New gout medicine takes many forms.

Here I summarize an investigation into a medicine called anakinra (brand name Kineret), which is a drug used to treat rheumatoid arthritis.

This gout medicine report is a layman’s summary of an investigation into the treatment of gout using a rheumatoid arthritis medicine presented at the 2012 ACR meeting[1].

Anakinra

Anakinra is a genetically engineered protein that inhibits one of the inflammation pathways in the body. As inflammation is at the heart of both rheumatoid arthritis and gout, then it makes sense to investigate if rheumatoid arthritis drugs can be used as gout medicine to help manage pain.

Gout Medicine Study: Background/Purpose

This is a follow-up study to provide more information about the experience of patients taking anakinra. It is mainly concerned with gout patients, but also includes one patient with pseudogout.

Gout Medicine Study: Methods

The authors studied 5 years medical records of gout and pseudogout patients who had taken anakinra. Data includes:

  • Age
  • Gender
  • Body Mass Index (BMI)
  • Additional health problems
  • Uric acid level
  • Joints and other tissues involved
  • Anakinra dosage
  • Time to start of improvement
  • Time to complete pain and inflammation stopping
  • Possible side effects

The side effects monitored were infection and low white blood cell count (leukopenia).

Gout Medicine Study: Results

The results cover 26 patients who received 40 courses of anakinra. 18 had failed to find adequate relief from colchicine and/or steroids, and 8 were not suitable for these treatments due to other health problems. None of the 26 were suitable for NSAIDs such as naproxen or ibuprofen.

Attacks affected more than one joint in 29 of the 40 episodes. Joints affected were:

  1. 44.5%: Foot & ankle
  2. 25.0%: Hand & wrist
  3. 18.5%: Knees
  4. 12.0%: Shoulders, elbows & tendons

67.5% of patients felt significant relief within 1 day, and 85% within 2 days. All signs and symptoms of gout stopped after 5 days in 72.5%. 7 patients had no benefit after 5 courses, and one showed no benefit at all.

No side effects were reported.

Gout Medicine Study: Conclusion

Anakinra is an effective and safe alternative treatment for acute gouty arthritis in medically complex patients who fail or cannot undergo more conventional therapy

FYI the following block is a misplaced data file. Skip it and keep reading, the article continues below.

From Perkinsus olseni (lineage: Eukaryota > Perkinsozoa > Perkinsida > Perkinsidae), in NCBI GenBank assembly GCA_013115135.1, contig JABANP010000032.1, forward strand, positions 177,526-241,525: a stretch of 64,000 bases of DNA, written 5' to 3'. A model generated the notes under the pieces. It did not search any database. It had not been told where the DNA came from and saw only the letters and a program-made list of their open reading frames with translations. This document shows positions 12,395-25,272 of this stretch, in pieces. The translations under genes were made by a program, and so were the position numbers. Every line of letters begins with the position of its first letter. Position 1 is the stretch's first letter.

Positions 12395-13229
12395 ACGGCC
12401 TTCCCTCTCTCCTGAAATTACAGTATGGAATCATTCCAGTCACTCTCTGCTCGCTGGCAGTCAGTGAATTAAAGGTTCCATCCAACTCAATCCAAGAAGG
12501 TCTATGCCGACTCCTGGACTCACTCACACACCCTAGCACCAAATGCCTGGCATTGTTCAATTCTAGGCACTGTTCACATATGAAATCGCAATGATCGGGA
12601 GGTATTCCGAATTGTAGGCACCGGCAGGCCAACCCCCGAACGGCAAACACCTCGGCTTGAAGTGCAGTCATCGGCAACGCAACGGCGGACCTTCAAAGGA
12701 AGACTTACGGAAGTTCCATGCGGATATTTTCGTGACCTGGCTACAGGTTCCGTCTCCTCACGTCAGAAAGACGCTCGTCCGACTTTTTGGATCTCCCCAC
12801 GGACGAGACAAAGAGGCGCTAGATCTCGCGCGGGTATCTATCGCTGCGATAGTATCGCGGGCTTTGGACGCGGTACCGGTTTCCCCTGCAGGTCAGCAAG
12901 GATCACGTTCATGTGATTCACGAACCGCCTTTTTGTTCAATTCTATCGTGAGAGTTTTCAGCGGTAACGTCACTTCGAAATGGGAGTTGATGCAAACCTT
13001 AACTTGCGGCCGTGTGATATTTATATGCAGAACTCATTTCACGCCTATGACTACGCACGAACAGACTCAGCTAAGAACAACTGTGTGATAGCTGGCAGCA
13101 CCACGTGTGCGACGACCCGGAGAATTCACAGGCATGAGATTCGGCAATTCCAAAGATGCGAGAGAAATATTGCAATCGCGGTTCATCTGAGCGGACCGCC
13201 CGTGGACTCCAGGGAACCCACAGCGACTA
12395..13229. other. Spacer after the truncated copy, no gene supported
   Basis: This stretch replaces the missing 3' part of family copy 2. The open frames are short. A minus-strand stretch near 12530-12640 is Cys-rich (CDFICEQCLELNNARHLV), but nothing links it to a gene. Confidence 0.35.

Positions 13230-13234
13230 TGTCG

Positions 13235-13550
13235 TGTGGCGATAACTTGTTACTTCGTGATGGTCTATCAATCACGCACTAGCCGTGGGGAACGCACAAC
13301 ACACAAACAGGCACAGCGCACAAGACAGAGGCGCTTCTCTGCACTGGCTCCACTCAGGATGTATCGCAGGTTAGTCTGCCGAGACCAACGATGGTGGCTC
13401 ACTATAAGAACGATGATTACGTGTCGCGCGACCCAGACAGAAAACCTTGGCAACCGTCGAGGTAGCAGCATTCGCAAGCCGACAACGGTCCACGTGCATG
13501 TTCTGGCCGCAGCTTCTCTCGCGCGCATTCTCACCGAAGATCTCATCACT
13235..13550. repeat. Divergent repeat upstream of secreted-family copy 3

Gout Medicine: Next Steps

If you get no benefit from colchicine, steroids, or NSAIDs, or other health conditions prevent their use, please discuss anakinra with your doctor.

Please share your experiences of anakinra in the Feedback Form below. Or ask any questions you may have, in the gout forum.

Anakinra Gout Medicine Feedback

GoutPal visitor responses include:

Any Anakinra for Gout Updates?

While we were discussing her husbands gout pain treatment options Denise asked if there were any updates to this page.

GoutPal Response

Here’s are some later studies about using anakinra for gout patients. I suggested that Denise’s husband should talk to his doctors about these.

  1. A small hospital trial on 10 gout patients[2]. Comparing anakinra with colchicine and corticosteroids.
  2. A study of 88 gout patients[3]. Comparing anakinra with colchicine, naproxen or prednisone. The study concluded: “Efficacy of anakinra was shown to be non-inferior to treatment as usual for the treatment of acute gout flares, suggesting that anakinra is an effective treatment alternative for acute gout flares.”

Anakinra vs Usual Gout Pain Treatment

As anakinra is still not a common gout pain treatment I haven’t considered further investigation. But if you want me to do more research let me know on the Feedback Form below.

Leave Anakinra Gout Medicine to browse other gout medicine research.


Anakinra Gout Medicine References

  1. Bach, Mary, Jane Park, Pradipta Ghosh, Peter Simkin, and Gregory Gardner. “The Treatment of Acute Gouty Arthritis in Complex Hospitalized Patients with Anakinra.: 146.” Arthritis & Rheumatism 64 (2012).
  2. Petite, Sarah E. “Effectiveness of anakinra in acute gout: a retrospective review of initial and refractory therapy.” Am J Ther 24, no. 5 (2017): e633-34.
  3. Janssen, Carly A., Martijn AH Oude Voshaar, Harald E. Vonkeman, Tim L. Th A. Jansen, Matthijs Janssen, Marc R. Kok, Bea Radovits, Caroline van Durme, Hetty Baan, and Mart AFJ van de Laar. “Anakinra for the treatment of acute gout flares: a randomized, double-blind, placebo-controlled, active-comparator, non-inferiority trial.” Rheumatology 58, no. 8 (2019): 1344-1352.



Anakinra Gout Medicine Document Change History

To read the document change history, click the History image on the right.

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